Although Chuck Maddox wrote that the only true Mark V is a Speedmaster Mark V with caliber 1045 movement, I hereby add the German Special from 1982 with caliber 861 movement to ‘Mark V’ as well. 🙂

Yesterday (and today) a fellow from a large ICT company configured a server for one of the companies I work for, I noticed at lunch that he was wearing a Speedmaster ‘Mark V’. It slipped my mind that it probably would seem a bit ‘sick’ to start about his watch, but on the other hand, this watch probably cost him quite some money, and since it is quite scarce, I decided to go ahead.

He bought this watch in 1982 (which is the only year Omega produced it, for the German market. Productionnumber unknown) and he still has the booklets and bills of the watch. He lost the box somewhere in time.

The watch looks great for its age, and it should, it is getting serviced every 3 years and had a major overhaul 2 years ago. He told me he wants an automatic version, because he forgets winding it quite often.

I told him when he considers selling it, he should contact me again. However, I really meant it when I told him he should keep it because it is quite special. At least I would regret selling such a watch I think. Especially when I bought it new that long ago.

Anyway… I see quite some Speedmasters in the flesh here in my town and in The Hague, but never these kind of ‘specials’. Below you see a picture of the exact same watch, photo taken by Chuck Maddox.

Photo by Chuck Maddox

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  • Chuck Maddox

    Ironically, thanks to Omega, there are other watches people call Mark V as well… For instance: This instruction manual pictures a 176.0014/376.0805 (TV Dial/Bar Bracelet) and is chock-a-brock full of references to the Mark V.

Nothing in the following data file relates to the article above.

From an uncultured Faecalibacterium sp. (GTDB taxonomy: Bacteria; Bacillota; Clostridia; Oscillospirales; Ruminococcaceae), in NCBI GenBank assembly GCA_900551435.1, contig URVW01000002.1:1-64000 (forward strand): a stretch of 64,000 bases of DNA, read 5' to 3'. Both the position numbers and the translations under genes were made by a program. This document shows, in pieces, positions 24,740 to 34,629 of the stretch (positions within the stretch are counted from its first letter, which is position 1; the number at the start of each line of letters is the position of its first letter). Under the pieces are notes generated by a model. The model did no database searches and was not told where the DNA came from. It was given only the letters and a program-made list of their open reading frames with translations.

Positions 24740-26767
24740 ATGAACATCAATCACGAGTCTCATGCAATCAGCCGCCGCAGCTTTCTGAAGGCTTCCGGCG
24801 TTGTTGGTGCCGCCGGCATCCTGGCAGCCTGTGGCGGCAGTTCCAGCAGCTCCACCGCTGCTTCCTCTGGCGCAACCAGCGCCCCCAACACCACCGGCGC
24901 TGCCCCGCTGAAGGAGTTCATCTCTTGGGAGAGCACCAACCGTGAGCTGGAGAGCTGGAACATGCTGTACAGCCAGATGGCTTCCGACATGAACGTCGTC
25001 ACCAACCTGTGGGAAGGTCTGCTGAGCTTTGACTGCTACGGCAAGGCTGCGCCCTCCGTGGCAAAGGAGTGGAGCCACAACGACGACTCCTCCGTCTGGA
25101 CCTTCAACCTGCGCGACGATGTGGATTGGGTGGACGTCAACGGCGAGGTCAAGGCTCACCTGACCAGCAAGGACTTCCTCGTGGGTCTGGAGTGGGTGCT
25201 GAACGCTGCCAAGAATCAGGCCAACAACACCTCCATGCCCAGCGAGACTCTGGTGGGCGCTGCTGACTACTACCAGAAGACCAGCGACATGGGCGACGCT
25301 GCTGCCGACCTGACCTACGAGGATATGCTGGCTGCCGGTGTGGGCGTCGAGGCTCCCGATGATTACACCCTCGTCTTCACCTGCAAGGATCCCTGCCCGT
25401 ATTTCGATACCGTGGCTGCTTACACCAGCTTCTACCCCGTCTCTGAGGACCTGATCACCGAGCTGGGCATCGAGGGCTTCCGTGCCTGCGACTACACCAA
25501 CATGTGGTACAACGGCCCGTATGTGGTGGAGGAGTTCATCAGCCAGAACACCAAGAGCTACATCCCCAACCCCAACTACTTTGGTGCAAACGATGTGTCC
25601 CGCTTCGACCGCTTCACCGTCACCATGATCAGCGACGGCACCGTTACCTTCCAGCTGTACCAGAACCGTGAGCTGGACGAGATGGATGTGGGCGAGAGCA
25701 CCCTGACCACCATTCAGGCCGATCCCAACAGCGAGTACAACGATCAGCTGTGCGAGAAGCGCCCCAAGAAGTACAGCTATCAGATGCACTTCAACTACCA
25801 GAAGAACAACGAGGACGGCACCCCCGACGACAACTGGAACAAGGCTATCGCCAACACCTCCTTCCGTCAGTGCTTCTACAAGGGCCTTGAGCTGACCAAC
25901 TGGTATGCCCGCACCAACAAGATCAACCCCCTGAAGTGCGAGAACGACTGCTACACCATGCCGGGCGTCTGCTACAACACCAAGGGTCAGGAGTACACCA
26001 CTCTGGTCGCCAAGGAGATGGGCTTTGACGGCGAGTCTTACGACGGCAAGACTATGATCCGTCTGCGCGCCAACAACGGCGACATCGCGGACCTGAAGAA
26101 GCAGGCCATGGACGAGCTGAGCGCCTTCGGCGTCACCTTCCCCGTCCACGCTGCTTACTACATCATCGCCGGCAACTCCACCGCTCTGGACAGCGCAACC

Interestingly, I’ve been calling the c.861 German Market (or Teutonic) 1982 Speedmaster’s Mark V cased Speedys for a number of years, even though they pre-date the release of the Mark V in 1984 by two years. I think “German Speedmasters” or “Teutonic Speedmasters” or “Mark V-styled Cased Speedmasters” is a little more accurate or descriptive, but I don’t think anyone will outright call you wrong for referring to them that way.

    None of these cased Speedmasters (or the non-Speedmaster Moon phase in a similar case) is easy to find. The Silver and Black Dial Stainless Steel c.861’s seem to be the most common. Likewise the “actual” (as marked on the dial) Mark V is very difficult to come by. If one is serious about obtaining one and sees one offered they should be prepared to bid high for there seem to be fewer and fewer offered these days.

    My congratulations to him on a rare Speedmaster.

    — Chuck

  • Thanks for your comments Chuck! Ofcourse, I used your page as a reference for this ‘Mark V’, or better ‘German Speedmaster’. I also showed him your work and he was impressed by it. However, I still don’t think he was really convinced that he should keep it, he just keeps forgetting to wind it sometimes 🙂

    I did my best.

    Best regards,


  • Chuck Maddox

    I’d offer him a deal… Tell him to keep his Gray c.861 German while he looks for a Mark V, and you’ll keep your eyes open for a suitable Mark V too. If you find one you’ll notify him and vice-versa. That way, if he has a reason to sell, he’ll be in touch with you.

    Good Hunting to you both (and I’ll keep my eyes open too!)!

    — Chuck

  • georges

    I have seen a mark V for a price of 3200€ last time but perfectly nos.That makes you think before buying it. And even a 861 teutonic speedmaster is near 2900€ here in France. I think you must check which watches are sold at various vintage watch retailers and probably see what can be done.German speedmaster models are growing up in value every year plus they are very unusual as compared to the other speedies.

  • Stephen Burnard

    I have one of these with box & documents from sale in 07/82. Minor scuffing to base of band otherwise watch is as good as new. I have rarely worn it as I always found it a little too heavy on the wrist. Let me know if you are interested.

    Regards, Steve.